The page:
I crouch deeper within myself, scoot slightly higher on the moss covered rock, eyes trying to divine the malevolent presence...

A bat pirouettes above. An owl questions it's own existence. The wind whispers of the happier places it's been, of it's depression at ending up here.

I allow my muscles to relax. I can't be the only person who uses this road, right? Why else would it have been built? Unless it's one of those "pork barrel spending" things I've heard so much about on the radio of the dead Betsy just hours earlier...

"Great. I'm gonna die because my government built a road it didn't need with money it didn't have because a car that was made overseas and not here in the U.S. decided to die."

I've got to stop this "talking out loud" thing...

Mountain lions. They were on the news as well. Something about a jogger in a California park having been mauled to death in a suburb of Fresno or something.

And this wasn't Fresno. So, of course there would be even more mountain lions here, yes?

Scooting higher on the rock once more, I await my fate as they crouch behind that stump, that tree, behind that boulder across the way. Or--no, they'd use Betsy as cover, slowly creeping up along her far side to within feet of my exposed flesh, smelling my fear, my sweat, my raw human aura radiating out the stench of blood and death. Her cubs would be mewling in their not-too-far-away cave, and she would see me as easy prey, my plump American obesity a rare delicacy in these remote parts of possum and raccoon land. Her low, deep growl would be the only warning I'd get before she pounced, her teeth clamping tightly around my neck, her claws slicing swathes of flesh from bone, my blood spilling out onto the asphalt...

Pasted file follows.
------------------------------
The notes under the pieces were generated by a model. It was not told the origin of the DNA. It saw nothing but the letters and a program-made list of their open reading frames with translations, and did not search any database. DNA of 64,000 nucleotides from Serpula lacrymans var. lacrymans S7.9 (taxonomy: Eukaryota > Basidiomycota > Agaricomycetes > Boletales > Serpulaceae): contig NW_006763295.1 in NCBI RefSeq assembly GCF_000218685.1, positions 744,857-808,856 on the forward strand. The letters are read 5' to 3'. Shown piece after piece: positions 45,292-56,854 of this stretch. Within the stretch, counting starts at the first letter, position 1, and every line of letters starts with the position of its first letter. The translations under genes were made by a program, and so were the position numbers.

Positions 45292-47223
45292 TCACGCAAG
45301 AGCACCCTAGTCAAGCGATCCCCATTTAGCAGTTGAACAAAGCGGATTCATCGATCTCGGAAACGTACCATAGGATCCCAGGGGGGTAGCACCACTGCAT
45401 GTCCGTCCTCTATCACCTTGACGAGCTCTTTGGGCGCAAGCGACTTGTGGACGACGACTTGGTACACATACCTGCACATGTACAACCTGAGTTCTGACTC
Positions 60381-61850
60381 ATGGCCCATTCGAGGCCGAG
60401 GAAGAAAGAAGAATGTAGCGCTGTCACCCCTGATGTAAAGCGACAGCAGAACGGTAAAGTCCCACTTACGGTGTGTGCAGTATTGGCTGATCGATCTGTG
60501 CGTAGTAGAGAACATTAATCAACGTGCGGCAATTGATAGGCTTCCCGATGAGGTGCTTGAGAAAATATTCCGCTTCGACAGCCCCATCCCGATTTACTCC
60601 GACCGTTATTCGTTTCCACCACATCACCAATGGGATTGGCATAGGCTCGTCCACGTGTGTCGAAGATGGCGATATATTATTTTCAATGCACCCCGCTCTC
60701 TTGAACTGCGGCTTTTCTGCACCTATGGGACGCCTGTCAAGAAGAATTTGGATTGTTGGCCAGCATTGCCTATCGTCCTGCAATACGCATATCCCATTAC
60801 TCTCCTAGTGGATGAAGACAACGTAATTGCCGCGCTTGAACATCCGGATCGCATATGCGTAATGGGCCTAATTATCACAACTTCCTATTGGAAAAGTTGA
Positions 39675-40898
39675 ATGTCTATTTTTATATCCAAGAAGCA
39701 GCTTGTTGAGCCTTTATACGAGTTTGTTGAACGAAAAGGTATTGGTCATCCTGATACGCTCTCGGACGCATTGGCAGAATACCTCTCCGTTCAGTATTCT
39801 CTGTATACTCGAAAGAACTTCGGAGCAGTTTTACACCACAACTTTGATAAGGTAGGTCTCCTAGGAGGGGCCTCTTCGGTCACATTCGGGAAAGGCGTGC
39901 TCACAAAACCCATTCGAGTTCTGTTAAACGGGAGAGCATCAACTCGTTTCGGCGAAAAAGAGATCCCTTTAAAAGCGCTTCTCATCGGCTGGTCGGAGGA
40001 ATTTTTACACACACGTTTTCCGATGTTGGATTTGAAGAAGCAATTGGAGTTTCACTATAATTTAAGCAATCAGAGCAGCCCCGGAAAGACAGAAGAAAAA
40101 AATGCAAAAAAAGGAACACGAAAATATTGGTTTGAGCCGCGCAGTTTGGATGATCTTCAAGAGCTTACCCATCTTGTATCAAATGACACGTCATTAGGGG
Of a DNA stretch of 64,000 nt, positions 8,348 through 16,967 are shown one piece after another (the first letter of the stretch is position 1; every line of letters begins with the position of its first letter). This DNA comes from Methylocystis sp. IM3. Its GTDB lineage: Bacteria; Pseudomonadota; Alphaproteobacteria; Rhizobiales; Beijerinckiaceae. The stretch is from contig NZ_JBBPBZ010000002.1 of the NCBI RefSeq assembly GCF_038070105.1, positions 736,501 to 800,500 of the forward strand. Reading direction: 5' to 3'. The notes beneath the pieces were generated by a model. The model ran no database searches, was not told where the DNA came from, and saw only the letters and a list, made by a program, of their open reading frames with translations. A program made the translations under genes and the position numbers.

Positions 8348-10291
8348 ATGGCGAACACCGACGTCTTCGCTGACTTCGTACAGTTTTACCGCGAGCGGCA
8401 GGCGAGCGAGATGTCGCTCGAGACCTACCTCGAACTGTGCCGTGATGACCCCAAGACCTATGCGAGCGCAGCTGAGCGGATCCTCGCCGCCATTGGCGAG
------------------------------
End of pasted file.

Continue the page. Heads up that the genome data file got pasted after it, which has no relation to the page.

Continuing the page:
"SHUT UP!" I command my brain.

"Goddamn car," I then mutter.

And then a beam of light cuts through the trees. Yes--yes! The hum of a motor! A CAR! A human! Rescue! Suddenly I'm Gilligan, knowing that this time I will be rescued, this time I will get home!

As the lights begin to brighten slowly, though, I remember all those stories, of how hitchhiking gets you killed. They pretend to be friendly, invite you to put your bag in the back, take a seat, what's your name, where you from? Before you know it, you're spilling your sob story. As you are trapped in a torrent of feelings, you have no clue where he's driving you toward, or away from. No idea who they are, what they do, why they are out on this deserted stretch of road at three a.m.! Then you realize the door handle is missing from your side of the car, that the window on your side won't go down. You see the gun on his lap aimed straight at you, and the evilness of his soul is bared as he stares at you and begins to tell you of how he will ravage your body, how you will never see your family or loved ones again, how you are the newest prisoner in a long line of pretty young things he keeps locked up in his momma's basement and how much you'll love being his newest pet and how the others will show me the ropes and how to behave...

I almost climb back into the shadows of the trees.


My head whips around. "Dad? Dad!"

"We've been looking for you for hours! What happened?"

I jerk my thumb toward Betsy. "She finally died, Dad."

"I'm sorry to hear that. I guess this means we'll be out here tomorrow, getting her towed."

"I'm so glad to see you!"

"Well, it wasn't like you not to call, so I knew you must've been out here somewhere with old reliable," he said, jerking his own thumb in Betsy's direction. "I hate to say, it ain't the first time, but it will be the last. What kind of dad would I be, letting you get deserted half a dozen times?"

I hop into his beat-up truck, with what I'm sure is the biggest grin I've ever had the pleasure of sharing. "Thanks, Dad!"

Previous Challenges I have answered: